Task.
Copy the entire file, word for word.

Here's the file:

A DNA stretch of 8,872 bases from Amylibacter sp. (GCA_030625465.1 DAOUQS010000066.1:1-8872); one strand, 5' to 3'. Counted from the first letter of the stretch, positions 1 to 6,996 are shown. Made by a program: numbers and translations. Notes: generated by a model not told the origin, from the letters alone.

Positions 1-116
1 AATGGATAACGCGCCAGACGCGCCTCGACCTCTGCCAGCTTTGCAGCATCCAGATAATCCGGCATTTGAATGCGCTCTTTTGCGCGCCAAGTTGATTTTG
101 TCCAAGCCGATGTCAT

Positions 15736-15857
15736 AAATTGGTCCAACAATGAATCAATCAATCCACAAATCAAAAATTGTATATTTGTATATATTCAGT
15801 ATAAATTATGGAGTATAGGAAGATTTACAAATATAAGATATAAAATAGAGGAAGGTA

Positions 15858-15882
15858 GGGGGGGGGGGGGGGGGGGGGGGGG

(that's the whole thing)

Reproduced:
A DNA stretch of 8,872 bases from Amylibacter sp. (GCA_030625465.1 DAOUQS010000066.1:1-8872); one strand, 5' to 3'. Counted from the first letter of the stretch, positions 1 to 6,996 are shown. Made by a program: numbers and translations. Notes: generated by a model not told the origin, from the letters alone.

Positions 1-116
1 AATGGATAACGCGCCAGACGCGCCTCGACCTCTGCCAGCTTTGCAGCATCCAGATAATCCGGCATTTGAATGCGCTCTTTTGCGCGCCAAGTTGATTTTG
101 TCCAAGCCGATGTCAT

Positions 15736-15857
15736 AAATTGGTCCAACAATGAATCAATCAATCCACAAATCAAAAATTGTATATTTGTATATATTCAGT
15801 ATAAATTATGGAGTATAGGAAGATTTACAAATATAAGATATAAAATAGAGGAAGGTA

Positions 15858-15882
15858 GGGGGGGGGGGGGGGGGGGGGGGGG